with your advertiser if it forgot

the baking instructions?

Doug Yonson, Nepean

Foodland’s response:

The reader is correct, they

would be soggy cookies.

The baking instructions

were omitted from the ad.

I have added the correct

baking instructions:

4. Brush remaining egg wash

over lattice tops. Cover and

refrigerate cookies 30 min.

Meanwhile, preheat oven to

375°F (190°C). Bake 25 to 30

min., until cookies are golden

brown and filling is bubbling.

Cool completely on wire rack.


I made the apple pie cookies

from the Autumn 2020

NEViews. Found no oven

temp or time and an extra

tbsp cinnamon, but I managed

to make awesome cookies by

reading thru and correcting

these and baked for 17

minutes at 425F. It might be

better if someone reviewed the

recipes before publishing, as

a non-baker would struggle,

and wonder what to do

with the extra cinnamon, or

have really spicy cookies.

Patricia Virag, by email

6 Niagara Escarpment Views • Winter 2020-21

Find out how to claim your

25% Rebate

when you plant native maples

Visit www.mapleleavesforever.ca

to learn more and apply for rebate.

Follow Us

for year-round tree care tips

20-21 EV Winter-centerfold.indd 20-21 11/7/11 10:14 AM

Ekarenniondi or the Standing Rock

had sacred meaning to the native

people of the now-Collingwood

area, up to their demise in the

1600s. Photo by Mike Davis.

01-11 EV Summer 2011.indd 8 5/10/11 2:44 PM

Standing Rock fascinated the native people of 400 years ago, as

it does visitors today. Photo courtesy Scenic Caves Nature Adventures.

Some people see faces and figures in the strange, 16-metre pillar

of rock called Ekarenniondi. Here, vultures soar in the sky; Georgian

Bay is in the distance. Photo courtesy Scenic Caves Nature Adventures.

01-11 EV Summer 2011.indd 9 5/10/11 2:44 PM

n readers & viewers

Rattlesnake Point, Milton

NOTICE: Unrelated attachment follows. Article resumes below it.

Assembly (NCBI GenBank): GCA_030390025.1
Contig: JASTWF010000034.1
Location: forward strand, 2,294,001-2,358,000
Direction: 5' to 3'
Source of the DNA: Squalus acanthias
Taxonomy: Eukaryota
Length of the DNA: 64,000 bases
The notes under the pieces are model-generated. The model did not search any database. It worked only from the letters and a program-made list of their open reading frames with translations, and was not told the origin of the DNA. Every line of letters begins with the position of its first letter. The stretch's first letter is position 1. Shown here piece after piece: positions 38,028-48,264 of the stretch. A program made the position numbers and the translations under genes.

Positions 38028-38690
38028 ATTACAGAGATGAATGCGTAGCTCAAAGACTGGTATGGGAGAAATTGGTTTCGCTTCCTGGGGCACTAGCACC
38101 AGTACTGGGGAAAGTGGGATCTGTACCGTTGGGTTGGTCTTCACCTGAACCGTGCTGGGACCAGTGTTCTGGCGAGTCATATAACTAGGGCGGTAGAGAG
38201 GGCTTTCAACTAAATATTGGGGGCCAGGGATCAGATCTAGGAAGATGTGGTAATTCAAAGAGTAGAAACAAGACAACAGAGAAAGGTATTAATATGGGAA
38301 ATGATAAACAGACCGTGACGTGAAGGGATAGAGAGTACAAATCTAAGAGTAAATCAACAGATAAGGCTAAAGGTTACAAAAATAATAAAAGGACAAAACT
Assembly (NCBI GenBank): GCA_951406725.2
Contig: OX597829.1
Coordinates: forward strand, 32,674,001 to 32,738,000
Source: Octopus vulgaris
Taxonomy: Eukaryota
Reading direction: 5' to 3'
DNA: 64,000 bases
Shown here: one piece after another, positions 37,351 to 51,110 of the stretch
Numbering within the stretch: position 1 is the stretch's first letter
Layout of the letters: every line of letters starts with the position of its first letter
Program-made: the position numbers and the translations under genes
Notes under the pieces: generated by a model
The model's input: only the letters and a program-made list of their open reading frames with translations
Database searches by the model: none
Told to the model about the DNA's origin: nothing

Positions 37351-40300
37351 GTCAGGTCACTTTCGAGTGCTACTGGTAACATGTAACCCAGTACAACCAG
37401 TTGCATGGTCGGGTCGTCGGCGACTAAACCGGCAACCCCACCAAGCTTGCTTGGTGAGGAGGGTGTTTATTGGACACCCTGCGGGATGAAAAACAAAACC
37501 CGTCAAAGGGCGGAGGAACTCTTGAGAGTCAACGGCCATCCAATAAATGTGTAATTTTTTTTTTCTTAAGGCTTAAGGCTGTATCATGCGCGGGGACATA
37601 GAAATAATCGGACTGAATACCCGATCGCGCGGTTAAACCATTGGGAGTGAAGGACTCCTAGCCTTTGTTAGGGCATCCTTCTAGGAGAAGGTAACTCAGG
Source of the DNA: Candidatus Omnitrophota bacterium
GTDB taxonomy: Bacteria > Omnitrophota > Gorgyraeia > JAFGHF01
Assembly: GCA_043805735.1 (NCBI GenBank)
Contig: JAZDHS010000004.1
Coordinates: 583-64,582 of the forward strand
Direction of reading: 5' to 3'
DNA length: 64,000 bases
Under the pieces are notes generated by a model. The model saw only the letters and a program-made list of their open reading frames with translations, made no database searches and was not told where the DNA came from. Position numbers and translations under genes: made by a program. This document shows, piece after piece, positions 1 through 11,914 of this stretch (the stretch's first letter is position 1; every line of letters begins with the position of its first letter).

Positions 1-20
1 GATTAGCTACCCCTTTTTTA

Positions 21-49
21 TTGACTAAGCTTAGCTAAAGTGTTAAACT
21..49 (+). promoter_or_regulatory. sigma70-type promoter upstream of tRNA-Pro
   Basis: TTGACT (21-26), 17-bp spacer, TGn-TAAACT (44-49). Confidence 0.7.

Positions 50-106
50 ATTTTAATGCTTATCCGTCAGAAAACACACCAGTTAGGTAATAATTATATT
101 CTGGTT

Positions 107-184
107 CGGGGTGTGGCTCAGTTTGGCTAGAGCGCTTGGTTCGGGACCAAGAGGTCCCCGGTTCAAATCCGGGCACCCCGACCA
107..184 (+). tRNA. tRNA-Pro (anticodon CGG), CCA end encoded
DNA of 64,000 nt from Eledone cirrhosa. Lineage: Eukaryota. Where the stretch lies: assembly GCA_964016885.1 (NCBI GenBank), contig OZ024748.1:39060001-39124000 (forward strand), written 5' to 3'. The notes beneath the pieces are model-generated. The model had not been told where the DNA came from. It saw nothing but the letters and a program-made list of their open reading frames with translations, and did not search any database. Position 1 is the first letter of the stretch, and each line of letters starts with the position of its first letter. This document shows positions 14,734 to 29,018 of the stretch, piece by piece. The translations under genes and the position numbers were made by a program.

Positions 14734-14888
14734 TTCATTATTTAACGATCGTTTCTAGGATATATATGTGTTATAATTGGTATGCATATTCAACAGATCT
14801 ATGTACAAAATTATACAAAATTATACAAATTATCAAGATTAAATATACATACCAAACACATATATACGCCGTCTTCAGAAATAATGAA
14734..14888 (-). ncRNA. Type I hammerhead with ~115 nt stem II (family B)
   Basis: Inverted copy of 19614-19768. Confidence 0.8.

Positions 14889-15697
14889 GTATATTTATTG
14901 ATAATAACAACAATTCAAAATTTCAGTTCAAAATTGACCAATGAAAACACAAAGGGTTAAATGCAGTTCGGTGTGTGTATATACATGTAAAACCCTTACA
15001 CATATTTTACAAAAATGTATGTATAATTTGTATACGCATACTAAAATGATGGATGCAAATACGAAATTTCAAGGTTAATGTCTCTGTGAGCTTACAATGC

Photograph by Branimir Zlamalik Escarpment Views 20-21 ❆ Winter 2011

I am writing from Toronto Life magazine and was

hoping to license this image I saw on your site…

Daniel Neuhaus,

Director of Photography, Toronto Life Magazine, Toronto

I really enjoy your magazine, but

the latest edition seems to be

“sold out.” I’d appreciate receiving

the latest edition, if possible.

Barbara Palmer, Owen Sound

Editor’s note: Back issues can be

viewed online for free through


or ordered at https://neviews.

ca/product/back-issues/ or

by mailing $10 to Niagara

Escarpment Views, 50 Ann

St., Georgetown ON L7G 2V2.

My NEV bandana isn’t just

fashionable and eye-catching; it

has been a fine mask, too.

Rosalie Matthews Rufelds,


Mysteries of Ekarenniondi,

“The Rock that Stands Out”

Escarpment Views 8 ❂ Summer 2011

By Ken Haigh

One of the most mysterious landmarks on the

Niagara Escarpment is a place that is almost forgotten

today. It is a tall pillar of grey limestone called

Ekarenniondi in Iroquoian, a name that means “the

rock that stands out,” and it was once sacred to

the First Nations people who lived in the southern

Georgian Bay region. Today, it is found within the

boundaries of Scenic Caves Nature Adventures.

o reach the standing wood and Georgian Bay, toward

rock, drive west from the ancient home of the Huron

Collingwood and ascend people. Partially blocking the

Ta winding road which is view is the pillar itself, which

paved and modern, but which stands about 16 metres tall.

has been here, in one form or It’s easy to see why this place

another, for many centuries. At attracted the First Nations people

of the area 400 years ago. It

Scenic Caves, follow the wellmarked

trail to the top of the is hidden, gloomy and cool, the

Escarpment. Descend a series of walls are damp and veiled with

steep metal stairs into a confusing

maze of fissures in the lime-

number of dark passages leading

clumps of fern, and there are a

stone, emerging at the base of back into the earth. It’s spooky

Ekarenniondi. The view opens down here, especially if you

up to the east across Colling-

have the place to yourself.

❂ Summer 2011 9 Escarpment Views

Is it possible to get a copy of the 2011 summer edition?

I am particularly interested in the scenic caves in the

town of Blue mountains. Many many thanks.